●Your injury was exacerbated by the actions of one of your coworkers through improper training or being reckless.

Do not assume that your superiors will indemnify you financially if you file a claim. The corporation itself will have to shoulder the blame. If you get hurt while on the job, whether during or after hours, your employer must pay for your medical bills, lost wages, and other losses.

Importance of the Jones Act

Its primary function is to safeguard the legal interests of workers hurt on the job while in navigable waters. In the case of an accident on the job, the Act's provisions for medical care and lost earnings can be lifesavers for workers.

As a bonus, the Jones Act ensures that all vessels sailing in U.S. waters meet standards and are safe. It is vital for the well-being of everyone involved with the ships, including the crew members and the surrounding. Finally, the legislation encourages shipping by mandating that all cargo traveling between American ports be transported by ships constructed and registered in the U.S.

What Happens If the Employer Was Not Negligent?

An injured crew member is entitled to maintenance and cure in addition to any damages granted in a negligence complaint. Work-related illness, injury, or death entitles you to benefits, just like worker's comp. A successful negligence claim would result in far greater damages awarded.

While healing, maintenance, and cure will pay your everyday living costs. Until you achieve a point of maximal medical improvement, you will also be recompensed for your medical bills.

Therefore, if you've been hurt on the job while sailing the seas, you should consult with a knowledgeable cruise ship injury attorney. The attorney will inform you if you have a case and how much money you're entitled to get due to your injuries.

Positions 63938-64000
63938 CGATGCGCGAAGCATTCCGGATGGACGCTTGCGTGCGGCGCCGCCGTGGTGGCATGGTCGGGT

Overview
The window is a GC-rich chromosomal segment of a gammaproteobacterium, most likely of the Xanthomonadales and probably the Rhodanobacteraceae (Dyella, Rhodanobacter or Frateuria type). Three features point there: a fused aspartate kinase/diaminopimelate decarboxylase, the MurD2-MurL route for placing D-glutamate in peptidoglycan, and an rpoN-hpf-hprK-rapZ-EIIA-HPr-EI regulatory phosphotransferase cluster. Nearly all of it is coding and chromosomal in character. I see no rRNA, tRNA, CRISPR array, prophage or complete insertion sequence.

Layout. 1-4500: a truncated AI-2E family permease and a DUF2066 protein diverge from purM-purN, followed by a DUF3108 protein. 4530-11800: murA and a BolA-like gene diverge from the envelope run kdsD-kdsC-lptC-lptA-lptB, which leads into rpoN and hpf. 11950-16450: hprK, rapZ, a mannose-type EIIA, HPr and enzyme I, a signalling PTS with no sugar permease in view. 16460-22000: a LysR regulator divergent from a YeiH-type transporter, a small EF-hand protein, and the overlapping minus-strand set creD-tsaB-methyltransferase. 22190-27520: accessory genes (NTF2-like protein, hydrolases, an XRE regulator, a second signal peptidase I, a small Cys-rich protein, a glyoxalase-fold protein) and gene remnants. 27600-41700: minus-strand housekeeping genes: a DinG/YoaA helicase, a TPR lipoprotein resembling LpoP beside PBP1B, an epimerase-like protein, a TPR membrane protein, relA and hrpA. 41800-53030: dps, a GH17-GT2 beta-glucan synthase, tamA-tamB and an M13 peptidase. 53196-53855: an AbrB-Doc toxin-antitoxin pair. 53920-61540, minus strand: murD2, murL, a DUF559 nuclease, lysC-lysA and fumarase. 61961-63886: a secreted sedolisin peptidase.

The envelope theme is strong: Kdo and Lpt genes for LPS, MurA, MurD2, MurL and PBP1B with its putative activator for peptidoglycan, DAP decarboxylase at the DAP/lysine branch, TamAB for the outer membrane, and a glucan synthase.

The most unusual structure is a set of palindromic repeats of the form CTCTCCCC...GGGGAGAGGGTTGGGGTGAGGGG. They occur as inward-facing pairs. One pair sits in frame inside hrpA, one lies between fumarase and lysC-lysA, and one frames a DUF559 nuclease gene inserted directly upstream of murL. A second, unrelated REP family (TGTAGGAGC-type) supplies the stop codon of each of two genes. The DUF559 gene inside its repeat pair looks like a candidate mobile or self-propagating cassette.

Is there a Difference Between the Jones Act and Standard Workers' Comp?

They are similar.Neither the employer nor the insurance provider can reject benefits to a seaman who can prove that their injuries happened while performing duties related to the job. Whether or not an employee was at fault in an accident, they are still entitled to benefits according to the Jones Act and other similar workers' compensation legislation. These payments indemnify for medical bills, lost wages, and similar occurrences.

However, the Jones Act does permit workers to file claims based on negligence, which is prohibited by workers' compensation rules. A worker could launch an injury claim against an employer for negligence. However, they must prove gross negligence and the need for benefits above those provided by the Jones Act to win.

In Miami, many cruise line workers and passenger slip and fall accidents result from negligence. The victims can file their claims with the cruise lines directly or through an attorney. Certain federal laws protect people injured while working on the ship. The first step in recovering damages for your injuries is to speak with a lawyer with experience with these kinds of cases.